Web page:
From the News and Letters pamphlet The Coal Miners’ General Strike of 1949-50 and the Birth of Marxist-Humanism in the U.S. we excerpt from Raya Dunayevskaya’s “The Emergence of a New Movement from Practice that Is Itself a Form of Theory,” on miners’ contributions to the philosophic birth of Marxist-Humanism.
Working in healthcare has been transformed in a very alienating way. The workplace is drowning in fancy hi-tech machines. Cadres of bureaucrats spend their working hours promoting the product of healthcare with marketing campaigns. The rank and file hear daily admonitions to smile more and are told, “Just be glad you have a job.” Bureaucrats preach “customers come first,” while cutting service and staffing. Hospital and HMO executives are in a race to eliminate labor as much as possible in their “product.”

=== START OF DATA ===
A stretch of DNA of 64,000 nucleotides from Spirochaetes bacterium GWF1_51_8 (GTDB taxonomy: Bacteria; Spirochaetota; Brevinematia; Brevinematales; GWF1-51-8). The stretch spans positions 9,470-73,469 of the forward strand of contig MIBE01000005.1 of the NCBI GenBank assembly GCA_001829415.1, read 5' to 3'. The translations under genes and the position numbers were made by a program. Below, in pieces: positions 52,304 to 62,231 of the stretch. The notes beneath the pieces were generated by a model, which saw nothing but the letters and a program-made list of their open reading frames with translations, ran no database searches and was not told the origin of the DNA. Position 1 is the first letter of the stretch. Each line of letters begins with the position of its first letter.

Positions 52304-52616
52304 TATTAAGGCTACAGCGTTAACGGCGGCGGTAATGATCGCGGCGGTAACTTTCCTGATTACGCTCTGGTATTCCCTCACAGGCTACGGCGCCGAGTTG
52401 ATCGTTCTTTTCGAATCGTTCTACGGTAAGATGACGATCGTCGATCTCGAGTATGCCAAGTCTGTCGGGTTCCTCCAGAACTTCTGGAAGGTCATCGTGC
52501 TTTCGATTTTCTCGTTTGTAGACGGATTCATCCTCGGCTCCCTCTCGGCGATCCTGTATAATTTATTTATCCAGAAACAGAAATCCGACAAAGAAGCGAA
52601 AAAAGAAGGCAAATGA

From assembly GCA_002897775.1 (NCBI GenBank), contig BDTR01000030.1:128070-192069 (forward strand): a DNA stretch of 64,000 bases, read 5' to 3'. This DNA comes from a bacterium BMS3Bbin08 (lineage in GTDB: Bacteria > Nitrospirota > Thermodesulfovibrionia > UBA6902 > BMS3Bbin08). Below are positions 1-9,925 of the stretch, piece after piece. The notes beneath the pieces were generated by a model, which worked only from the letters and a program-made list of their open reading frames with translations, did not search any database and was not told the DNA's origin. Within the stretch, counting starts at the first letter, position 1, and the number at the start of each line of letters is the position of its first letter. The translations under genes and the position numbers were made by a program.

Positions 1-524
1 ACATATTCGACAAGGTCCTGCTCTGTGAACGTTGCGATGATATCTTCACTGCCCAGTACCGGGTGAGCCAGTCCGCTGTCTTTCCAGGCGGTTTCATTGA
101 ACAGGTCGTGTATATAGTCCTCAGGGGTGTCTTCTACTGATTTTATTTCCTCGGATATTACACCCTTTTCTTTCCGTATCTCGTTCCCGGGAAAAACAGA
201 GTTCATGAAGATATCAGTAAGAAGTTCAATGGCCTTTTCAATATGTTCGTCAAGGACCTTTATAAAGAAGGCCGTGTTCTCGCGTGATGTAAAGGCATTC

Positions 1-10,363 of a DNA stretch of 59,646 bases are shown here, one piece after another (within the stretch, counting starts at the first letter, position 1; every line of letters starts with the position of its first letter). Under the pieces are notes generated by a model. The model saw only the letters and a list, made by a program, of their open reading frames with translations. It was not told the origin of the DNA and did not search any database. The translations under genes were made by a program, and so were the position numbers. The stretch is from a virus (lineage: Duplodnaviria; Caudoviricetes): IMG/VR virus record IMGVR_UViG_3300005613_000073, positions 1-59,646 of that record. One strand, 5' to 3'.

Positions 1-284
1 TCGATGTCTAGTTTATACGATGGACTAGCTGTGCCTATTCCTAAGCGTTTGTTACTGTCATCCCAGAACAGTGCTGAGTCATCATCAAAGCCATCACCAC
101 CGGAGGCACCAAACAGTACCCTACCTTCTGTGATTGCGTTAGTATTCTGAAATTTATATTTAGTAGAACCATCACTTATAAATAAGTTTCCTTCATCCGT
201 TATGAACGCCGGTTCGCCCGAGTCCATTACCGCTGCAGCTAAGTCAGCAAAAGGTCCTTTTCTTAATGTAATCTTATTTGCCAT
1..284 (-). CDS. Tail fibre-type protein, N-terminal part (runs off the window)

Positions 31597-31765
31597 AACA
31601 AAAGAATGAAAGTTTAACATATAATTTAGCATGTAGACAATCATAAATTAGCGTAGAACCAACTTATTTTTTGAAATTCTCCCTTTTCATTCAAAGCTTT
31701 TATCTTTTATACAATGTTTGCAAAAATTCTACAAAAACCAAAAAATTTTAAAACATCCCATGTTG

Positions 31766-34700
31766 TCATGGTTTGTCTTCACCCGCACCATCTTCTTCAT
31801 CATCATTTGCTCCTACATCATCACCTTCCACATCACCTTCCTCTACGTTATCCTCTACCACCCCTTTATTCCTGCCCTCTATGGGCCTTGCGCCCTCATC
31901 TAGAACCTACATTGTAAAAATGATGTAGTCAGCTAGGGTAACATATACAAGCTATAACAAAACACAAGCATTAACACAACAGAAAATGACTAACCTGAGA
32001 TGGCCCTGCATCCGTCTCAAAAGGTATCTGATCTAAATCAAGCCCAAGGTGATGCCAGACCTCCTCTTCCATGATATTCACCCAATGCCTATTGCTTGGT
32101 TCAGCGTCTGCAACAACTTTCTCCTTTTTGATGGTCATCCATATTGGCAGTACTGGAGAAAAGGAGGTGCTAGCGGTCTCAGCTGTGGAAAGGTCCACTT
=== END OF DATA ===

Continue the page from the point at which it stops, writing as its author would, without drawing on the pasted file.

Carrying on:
The recent wave of strikes at Walmart and fast food restaurants signals the discontent brewing among the growing number of low-wage U.S. workers. They give notice that the far-reaching restructuring of jobs that was accelerated by the Great Recession also has a subjective side of revolt.
A week of strikes and demonstrations at Walmarts across the country peaked with events in 20 cities on June 4 alone. Chants of “Respect! Now!” joined the official demands of “$25,000 per year and enough hours to support our families” and an end to retaliation against workers who strike or speak up.
Reliance on metrics in healthcare has become a new Taylorism, or management by time study. Everything in the hospital workplace is now tracked by sophisticated computer programs, down to every last pill, gauze and penny, and down to every last motion. This vast pool of information becomes Big Data.